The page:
The Mandarin term “散钱” refers to small denominations of currency, such as cents.
The Mandarin term “散钱” also appears in Chronicle of Zhu Zi (《朱子年谱》) written in the Qing Dynasty. It refers to a Qing Dynasty coin with a square hole in the middle that can be strung together and used as change.
In the Hokkien (Minnan) dialect, the term “散钱” refers to banknotes of smaller values. However, the term is used in Singapore and Malaysia to refer to small denominations of currency, such as cents, otherwise known as “零钱” in Mandarin.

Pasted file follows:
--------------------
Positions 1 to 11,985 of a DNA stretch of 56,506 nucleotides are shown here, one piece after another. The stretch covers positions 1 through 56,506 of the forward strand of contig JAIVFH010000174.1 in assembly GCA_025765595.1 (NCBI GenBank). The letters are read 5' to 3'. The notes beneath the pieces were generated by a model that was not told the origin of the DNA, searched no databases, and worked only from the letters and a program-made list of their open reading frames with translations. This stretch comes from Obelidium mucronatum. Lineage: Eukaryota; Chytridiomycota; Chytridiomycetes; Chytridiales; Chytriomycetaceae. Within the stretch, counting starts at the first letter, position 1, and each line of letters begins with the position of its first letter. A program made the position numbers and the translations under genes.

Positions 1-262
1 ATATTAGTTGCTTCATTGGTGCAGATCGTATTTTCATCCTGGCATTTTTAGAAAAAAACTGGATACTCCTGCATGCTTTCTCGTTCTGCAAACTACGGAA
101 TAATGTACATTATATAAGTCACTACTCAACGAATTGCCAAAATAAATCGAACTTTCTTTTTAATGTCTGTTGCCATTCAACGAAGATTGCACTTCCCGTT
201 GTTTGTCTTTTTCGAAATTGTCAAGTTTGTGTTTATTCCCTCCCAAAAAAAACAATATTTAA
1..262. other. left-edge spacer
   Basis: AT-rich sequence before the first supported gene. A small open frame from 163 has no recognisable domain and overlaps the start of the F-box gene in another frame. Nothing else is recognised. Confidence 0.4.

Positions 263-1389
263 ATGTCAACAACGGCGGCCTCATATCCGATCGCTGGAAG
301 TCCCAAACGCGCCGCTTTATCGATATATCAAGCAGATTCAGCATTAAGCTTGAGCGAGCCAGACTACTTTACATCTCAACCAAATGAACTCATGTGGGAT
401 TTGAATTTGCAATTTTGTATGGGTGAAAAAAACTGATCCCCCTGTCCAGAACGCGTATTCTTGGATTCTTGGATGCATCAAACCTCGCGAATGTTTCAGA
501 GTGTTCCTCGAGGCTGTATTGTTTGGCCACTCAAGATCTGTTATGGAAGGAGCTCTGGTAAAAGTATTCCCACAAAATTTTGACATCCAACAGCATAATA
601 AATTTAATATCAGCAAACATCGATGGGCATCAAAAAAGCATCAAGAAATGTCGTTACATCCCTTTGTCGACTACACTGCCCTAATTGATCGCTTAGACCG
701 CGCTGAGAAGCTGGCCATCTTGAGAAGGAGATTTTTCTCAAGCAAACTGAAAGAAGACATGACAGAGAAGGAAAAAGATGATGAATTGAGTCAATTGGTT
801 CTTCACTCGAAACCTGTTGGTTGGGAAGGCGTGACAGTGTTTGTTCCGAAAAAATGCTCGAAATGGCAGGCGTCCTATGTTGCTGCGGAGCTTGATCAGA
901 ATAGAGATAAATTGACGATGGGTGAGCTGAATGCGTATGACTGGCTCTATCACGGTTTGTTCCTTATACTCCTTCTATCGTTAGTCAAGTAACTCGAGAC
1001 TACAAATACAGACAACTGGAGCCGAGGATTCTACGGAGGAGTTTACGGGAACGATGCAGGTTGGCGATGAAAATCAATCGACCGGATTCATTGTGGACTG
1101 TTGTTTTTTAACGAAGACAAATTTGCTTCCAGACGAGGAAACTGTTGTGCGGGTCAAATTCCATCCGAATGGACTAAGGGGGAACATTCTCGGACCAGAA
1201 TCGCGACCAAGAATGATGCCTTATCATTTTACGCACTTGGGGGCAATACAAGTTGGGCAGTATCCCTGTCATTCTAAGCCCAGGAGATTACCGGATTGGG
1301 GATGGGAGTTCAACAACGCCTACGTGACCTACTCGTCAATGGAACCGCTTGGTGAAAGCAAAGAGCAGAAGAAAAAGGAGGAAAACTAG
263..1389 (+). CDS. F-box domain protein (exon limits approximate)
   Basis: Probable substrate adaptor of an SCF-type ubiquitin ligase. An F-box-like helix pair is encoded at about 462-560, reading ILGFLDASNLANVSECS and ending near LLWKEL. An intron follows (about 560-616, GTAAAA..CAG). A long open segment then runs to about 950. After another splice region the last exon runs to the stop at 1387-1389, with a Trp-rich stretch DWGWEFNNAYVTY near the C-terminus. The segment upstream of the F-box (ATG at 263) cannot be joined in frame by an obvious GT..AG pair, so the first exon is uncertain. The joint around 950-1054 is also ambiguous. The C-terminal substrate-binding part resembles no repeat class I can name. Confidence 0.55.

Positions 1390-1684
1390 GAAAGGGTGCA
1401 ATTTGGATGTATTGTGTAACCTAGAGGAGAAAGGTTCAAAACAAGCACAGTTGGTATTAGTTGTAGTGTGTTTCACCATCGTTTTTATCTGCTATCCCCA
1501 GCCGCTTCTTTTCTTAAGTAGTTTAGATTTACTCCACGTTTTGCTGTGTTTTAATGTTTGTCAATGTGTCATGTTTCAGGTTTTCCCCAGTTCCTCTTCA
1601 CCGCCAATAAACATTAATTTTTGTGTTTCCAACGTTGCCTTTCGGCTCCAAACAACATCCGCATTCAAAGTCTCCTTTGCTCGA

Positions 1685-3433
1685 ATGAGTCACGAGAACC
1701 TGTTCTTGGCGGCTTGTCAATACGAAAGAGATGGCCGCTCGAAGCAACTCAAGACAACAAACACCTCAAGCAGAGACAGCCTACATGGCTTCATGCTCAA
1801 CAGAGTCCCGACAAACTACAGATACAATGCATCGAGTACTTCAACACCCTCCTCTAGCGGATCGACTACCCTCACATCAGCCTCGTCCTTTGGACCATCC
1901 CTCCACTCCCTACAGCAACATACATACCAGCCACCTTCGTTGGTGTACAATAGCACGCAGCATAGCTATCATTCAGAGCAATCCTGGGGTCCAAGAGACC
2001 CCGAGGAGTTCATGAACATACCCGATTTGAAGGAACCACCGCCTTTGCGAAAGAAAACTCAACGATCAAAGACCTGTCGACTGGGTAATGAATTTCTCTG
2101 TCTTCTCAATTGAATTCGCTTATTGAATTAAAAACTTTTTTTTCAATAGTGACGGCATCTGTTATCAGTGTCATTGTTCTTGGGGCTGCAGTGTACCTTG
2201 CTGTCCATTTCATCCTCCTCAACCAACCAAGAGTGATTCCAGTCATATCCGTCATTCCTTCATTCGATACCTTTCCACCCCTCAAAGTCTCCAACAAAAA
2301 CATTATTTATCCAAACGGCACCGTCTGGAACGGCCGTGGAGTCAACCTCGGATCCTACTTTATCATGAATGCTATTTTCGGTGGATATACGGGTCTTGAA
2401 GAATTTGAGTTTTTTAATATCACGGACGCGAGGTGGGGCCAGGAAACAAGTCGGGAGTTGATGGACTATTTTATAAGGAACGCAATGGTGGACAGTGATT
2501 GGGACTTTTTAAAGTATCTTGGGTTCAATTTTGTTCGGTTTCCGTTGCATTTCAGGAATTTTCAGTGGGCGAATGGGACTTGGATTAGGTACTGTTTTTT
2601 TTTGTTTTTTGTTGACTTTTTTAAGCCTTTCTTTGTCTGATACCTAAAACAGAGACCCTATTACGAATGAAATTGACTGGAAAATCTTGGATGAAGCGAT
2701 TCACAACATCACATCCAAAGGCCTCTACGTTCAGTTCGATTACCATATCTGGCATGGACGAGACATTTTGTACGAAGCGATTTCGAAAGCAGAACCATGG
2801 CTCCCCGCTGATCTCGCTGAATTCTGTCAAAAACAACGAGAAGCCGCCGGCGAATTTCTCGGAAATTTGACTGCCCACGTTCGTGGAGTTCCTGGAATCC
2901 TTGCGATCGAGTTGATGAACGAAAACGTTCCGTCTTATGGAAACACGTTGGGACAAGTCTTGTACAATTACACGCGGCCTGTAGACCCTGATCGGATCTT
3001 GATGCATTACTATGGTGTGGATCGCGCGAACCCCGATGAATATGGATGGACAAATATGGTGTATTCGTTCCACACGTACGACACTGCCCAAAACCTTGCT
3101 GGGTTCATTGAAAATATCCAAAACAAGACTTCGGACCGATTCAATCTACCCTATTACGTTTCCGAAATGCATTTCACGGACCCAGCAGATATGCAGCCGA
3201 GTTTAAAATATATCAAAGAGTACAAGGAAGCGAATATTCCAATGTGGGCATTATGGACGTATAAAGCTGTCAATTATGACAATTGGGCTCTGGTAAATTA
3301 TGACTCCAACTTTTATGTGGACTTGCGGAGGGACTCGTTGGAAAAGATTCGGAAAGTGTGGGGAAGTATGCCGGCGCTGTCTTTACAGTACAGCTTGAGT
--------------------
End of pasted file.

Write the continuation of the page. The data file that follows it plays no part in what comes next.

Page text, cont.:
The word “散” in “散钱” is derived from the second character in the Mandarin term “零散”, unlike the term “零钱” used in Mainland China, which makes use of the first character “零” (líng).
I had coins that were probably small change left over from buying fishball noodles during recess. I would use them to secretly buy haw flakes at the mama stall downstairs at the corner of the shophouse, because I knew that I would definitely get a scolding if mother found out. (Lianhe Zaobao, 28/6/2018)
零钱 (Mainland China)、散纸 (Hong Kong)
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